Thursday, July 7, 2022
As The New York Times reports here, Stephanie Clegg paid $90,000 for a watercolor that she bought at Sotheby's in 1994. More recently, in 2008, the painting was appraised at $100,000. It was sold in 1994 as a Marc Chagall (left), and that attribution was affirmed in 2008. In 2020, Sotheby's suggested to Ms. Clegg that it was time to put her Chagall up for auction, and she agreed, as she had downsized, and the painting was in storage. But first, the painting had to be sent to France where it was to be authenticated by a panel of Chagall experts.
The experts said "Non! Ceci n'est-ce pas un Chagall." Or words to that effect. These things happen. But there's more! Under French law, the experts can order the destruction of counterfeit paintings. The Times story says nothing more about this odd law. It's as though the French have never heard of the Takings Clause!
Sotheby's pulled an American Airlines, offering Ms. Clegg $18,500 in credit towards its fee on any future sales it handles for her. She responded with a demand for $175,000, perhaps representing what the painting would sell for if it were authentic. Sotheby's denies that Ms. Clegg has any claim against it. After all, the French are disposing of her property for free! She should take further advantage of this service and send all her old technology to France just in case Chagall designed her old PC and dot-matrix printer. No more anxiety about how to recycle that stuff!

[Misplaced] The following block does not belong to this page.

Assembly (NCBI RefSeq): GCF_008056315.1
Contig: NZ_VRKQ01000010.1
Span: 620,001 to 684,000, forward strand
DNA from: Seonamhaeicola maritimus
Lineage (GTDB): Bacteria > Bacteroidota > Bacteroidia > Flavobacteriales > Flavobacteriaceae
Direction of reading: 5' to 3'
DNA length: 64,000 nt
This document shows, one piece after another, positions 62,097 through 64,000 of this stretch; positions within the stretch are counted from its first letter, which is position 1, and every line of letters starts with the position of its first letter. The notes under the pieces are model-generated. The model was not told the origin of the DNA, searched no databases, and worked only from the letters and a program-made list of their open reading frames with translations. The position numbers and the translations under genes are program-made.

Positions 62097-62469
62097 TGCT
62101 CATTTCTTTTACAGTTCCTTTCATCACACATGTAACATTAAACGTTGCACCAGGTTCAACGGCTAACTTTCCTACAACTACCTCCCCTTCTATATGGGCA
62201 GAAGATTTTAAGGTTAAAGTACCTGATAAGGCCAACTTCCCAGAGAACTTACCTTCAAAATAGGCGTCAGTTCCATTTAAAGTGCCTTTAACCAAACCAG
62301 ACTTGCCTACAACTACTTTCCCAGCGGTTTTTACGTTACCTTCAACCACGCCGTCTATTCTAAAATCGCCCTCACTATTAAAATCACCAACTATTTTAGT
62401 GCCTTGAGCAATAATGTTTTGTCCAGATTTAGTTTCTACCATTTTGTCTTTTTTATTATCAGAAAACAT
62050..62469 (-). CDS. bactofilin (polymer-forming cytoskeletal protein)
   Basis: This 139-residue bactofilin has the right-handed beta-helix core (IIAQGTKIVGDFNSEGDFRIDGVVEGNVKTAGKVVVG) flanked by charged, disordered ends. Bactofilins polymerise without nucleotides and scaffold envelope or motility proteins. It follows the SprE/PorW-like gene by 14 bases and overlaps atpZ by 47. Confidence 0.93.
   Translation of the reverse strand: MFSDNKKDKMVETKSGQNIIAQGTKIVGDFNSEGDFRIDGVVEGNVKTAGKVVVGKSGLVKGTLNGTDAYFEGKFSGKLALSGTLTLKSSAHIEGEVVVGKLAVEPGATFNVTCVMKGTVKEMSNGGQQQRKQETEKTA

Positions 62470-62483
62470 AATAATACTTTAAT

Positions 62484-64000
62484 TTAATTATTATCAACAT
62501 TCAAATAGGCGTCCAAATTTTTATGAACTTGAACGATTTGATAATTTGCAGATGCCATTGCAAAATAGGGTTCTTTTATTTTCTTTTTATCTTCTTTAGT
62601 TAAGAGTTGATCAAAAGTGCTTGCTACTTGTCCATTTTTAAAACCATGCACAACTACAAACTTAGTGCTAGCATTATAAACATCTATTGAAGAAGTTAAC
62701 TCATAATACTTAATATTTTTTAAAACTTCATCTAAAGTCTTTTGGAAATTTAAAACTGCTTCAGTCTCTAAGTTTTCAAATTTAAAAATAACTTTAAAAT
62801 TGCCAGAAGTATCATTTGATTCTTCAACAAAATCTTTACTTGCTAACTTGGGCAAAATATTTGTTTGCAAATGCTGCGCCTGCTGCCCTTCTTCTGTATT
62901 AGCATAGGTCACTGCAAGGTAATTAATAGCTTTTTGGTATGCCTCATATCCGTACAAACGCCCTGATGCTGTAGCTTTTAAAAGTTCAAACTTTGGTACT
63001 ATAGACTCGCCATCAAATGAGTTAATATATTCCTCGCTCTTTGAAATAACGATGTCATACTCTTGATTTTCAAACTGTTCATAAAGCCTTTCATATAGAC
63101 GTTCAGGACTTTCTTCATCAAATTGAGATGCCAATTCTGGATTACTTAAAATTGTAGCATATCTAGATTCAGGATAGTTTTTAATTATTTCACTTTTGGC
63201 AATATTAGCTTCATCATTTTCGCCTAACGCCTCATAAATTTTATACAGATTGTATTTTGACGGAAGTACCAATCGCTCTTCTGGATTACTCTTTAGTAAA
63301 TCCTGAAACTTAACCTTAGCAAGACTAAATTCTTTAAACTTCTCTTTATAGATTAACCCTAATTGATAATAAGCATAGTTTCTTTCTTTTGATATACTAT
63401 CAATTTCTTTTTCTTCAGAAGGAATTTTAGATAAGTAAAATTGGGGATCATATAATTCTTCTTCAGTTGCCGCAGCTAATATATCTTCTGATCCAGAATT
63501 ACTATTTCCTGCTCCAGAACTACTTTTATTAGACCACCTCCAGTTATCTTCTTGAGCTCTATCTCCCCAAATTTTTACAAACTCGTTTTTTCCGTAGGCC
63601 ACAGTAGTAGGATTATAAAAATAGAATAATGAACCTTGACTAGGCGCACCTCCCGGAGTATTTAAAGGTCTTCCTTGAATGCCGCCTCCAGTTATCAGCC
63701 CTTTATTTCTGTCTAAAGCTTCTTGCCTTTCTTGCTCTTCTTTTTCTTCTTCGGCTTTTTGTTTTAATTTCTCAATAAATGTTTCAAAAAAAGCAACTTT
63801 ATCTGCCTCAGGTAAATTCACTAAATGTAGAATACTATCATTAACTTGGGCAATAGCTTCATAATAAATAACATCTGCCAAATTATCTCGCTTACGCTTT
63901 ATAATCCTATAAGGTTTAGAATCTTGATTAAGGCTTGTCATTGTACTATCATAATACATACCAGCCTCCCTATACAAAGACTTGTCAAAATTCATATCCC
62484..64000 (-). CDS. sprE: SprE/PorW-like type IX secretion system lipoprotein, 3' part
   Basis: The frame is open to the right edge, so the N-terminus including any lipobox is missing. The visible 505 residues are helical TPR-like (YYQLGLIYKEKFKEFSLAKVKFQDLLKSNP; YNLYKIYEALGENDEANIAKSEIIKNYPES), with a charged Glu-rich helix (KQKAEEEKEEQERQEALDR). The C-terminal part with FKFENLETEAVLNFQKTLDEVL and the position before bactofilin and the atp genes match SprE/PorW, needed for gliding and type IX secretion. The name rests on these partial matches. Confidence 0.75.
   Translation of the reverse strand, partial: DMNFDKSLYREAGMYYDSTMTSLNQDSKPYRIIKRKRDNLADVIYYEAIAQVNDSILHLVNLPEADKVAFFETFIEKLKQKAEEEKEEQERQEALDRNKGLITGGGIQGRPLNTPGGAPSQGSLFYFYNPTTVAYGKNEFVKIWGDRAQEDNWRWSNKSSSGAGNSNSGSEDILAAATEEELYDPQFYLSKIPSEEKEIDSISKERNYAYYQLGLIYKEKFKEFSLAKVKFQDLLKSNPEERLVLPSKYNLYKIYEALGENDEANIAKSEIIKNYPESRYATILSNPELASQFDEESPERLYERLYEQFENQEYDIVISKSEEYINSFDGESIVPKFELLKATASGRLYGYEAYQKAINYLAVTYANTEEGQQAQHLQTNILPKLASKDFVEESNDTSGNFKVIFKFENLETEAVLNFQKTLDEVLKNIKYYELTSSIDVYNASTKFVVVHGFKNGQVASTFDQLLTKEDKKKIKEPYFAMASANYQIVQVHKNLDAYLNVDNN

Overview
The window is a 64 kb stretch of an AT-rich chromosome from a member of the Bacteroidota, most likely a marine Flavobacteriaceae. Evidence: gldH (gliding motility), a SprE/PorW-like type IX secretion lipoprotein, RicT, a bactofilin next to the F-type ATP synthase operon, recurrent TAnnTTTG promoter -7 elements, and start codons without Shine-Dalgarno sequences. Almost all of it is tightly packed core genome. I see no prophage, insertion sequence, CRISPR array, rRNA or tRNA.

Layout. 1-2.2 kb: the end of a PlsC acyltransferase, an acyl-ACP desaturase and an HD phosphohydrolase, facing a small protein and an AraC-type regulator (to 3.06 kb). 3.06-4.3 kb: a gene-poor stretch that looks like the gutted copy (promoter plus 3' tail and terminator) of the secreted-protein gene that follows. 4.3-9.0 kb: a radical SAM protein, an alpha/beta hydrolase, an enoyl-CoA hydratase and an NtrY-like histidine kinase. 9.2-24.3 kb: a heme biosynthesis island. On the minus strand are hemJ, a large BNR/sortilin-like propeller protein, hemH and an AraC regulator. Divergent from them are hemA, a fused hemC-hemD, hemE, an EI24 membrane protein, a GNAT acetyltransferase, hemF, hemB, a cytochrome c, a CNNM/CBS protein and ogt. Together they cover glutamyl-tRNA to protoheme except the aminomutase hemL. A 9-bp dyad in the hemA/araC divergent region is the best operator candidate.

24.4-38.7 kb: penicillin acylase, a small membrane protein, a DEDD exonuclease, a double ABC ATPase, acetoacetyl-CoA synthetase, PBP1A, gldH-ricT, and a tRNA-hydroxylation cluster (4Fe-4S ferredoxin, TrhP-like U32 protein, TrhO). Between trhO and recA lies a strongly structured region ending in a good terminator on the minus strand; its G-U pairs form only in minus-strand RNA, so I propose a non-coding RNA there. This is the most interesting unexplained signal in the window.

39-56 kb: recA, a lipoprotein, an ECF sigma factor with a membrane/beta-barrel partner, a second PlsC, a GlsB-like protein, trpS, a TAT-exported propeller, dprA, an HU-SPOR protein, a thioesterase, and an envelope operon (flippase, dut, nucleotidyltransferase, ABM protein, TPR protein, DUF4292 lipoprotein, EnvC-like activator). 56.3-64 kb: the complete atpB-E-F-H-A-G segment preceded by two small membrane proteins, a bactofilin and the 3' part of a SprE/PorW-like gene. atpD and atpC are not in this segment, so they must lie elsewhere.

Unlike those amateurs who tried to sell Tom Brady's "Final Touchdown Football," Sotheby's has protected itself against warranty claims, putting buyers on notice that its appraisals of authenticity are only good for five years. And look at you, New York Times, citing the UCC's four-year statute-of limitations on warranty claims! It would indeed take some doing for a court to find that the statute on Ms. Clegg's claim had not already run. Ms. Clegg is also alleging fraudulent misrepresentation, negligence, and breach of fiduciary duty.
Ms. Clegg is claiming that Sotheby's gave her false assurances that the committee very rarely ordered the destruction of artworks. Enter the parol evidence rule. Sotheby's now characterizes those statements as expressing only "expectations." In any case, Ms. Clegg "signed a release indemnifying Sotheby’s from any claims connected to that submission."
The French law calling for the destruction of counterfeit paintings seems a bit extreme. As an art price skeptic, I think if you like a painting, you should hang it on your wall. If you don't like a painting, you should sell it someone who wants to hang it on their wall. Okay, you experts say it's not a Chagall, but it's something that Ms. Clegg thought beautiful and hung on her wall for quite a few years. Why destroy something that someone finds beautiful?
Ms. Clegg retained a copy of the original Sotheby's catalogue for the auction at which she purchased the putative Chagall, which included a number of specific representations about the painting's provenance. My advice, since this is the 21st century, is that Ms. Clegg should create an NFT of the image of the painting in the catalogue. Once the actual painting is destroyed, that NFT ought to fetch at least $175,000.
H/T to our former co-blogger Meredith Miller, who now delights in giving me stuff to write about while she gets to spend her summer days reading James Baldwin.